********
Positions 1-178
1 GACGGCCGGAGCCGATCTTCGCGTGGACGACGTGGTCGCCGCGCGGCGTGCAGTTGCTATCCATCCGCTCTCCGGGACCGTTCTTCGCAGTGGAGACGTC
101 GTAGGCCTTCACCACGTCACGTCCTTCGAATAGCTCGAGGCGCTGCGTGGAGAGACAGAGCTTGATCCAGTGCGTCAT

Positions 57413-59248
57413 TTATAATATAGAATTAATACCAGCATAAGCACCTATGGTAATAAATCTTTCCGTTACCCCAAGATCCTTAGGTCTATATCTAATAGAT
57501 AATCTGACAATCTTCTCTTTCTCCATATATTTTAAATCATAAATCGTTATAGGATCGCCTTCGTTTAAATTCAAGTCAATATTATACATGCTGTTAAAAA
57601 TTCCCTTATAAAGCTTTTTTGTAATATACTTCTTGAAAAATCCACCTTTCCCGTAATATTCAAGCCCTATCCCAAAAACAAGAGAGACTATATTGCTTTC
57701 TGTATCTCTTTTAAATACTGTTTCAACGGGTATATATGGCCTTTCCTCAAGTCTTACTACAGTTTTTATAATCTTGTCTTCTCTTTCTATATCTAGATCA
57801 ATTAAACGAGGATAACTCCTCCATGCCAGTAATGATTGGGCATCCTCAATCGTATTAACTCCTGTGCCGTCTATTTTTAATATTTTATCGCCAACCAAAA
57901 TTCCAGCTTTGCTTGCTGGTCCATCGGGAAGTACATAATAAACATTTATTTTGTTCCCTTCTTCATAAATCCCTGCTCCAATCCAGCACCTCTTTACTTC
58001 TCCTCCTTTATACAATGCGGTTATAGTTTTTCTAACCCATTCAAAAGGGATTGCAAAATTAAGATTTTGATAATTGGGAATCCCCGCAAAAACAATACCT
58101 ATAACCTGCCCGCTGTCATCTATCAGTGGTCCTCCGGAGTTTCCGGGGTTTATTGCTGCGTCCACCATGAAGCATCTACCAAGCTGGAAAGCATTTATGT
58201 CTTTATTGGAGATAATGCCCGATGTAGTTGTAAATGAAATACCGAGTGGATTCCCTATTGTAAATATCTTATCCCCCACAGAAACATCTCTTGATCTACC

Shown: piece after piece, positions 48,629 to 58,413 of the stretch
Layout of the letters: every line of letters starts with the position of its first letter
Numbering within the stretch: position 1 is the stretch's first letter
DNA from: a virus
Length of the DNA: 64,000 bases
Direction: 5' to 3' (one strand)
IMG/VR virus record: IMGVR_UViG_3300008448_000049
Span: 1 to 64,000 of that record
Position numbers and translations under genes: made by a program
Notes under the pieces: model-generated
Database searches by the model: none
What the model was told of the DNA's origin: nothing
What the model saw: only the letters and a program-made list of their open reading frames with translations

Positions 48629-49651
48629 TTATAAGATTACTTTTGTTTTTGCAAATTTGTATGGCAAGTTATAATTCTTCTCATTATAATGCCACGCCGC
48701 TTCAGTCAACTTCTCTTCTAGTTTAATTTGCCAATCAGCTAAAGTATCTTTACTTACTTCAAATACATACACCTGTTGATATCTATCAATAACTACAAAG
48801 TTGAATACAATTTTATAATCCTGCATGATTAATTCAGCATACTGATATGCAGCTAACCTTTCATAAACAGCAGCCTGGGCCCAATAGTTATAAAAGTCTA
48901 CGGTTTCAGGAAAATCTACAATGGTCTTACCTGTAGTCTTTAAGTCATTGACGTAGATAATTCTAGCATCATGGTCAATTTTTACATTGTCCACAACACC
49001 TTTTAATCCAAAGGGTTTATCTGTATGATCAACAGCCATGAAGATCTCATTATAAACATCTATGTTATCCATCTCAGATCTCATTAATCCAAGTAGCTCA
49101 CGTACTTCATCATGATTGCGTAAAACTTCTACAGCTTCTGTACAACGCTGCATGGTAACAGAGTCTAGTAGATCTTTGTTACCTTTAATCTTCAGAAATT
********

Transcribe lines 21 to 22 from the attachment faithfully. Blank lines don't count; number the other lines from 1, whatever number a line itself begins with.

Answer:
Span: 1 to 64,000 of that record
Position numbers and translations under genes: made by a program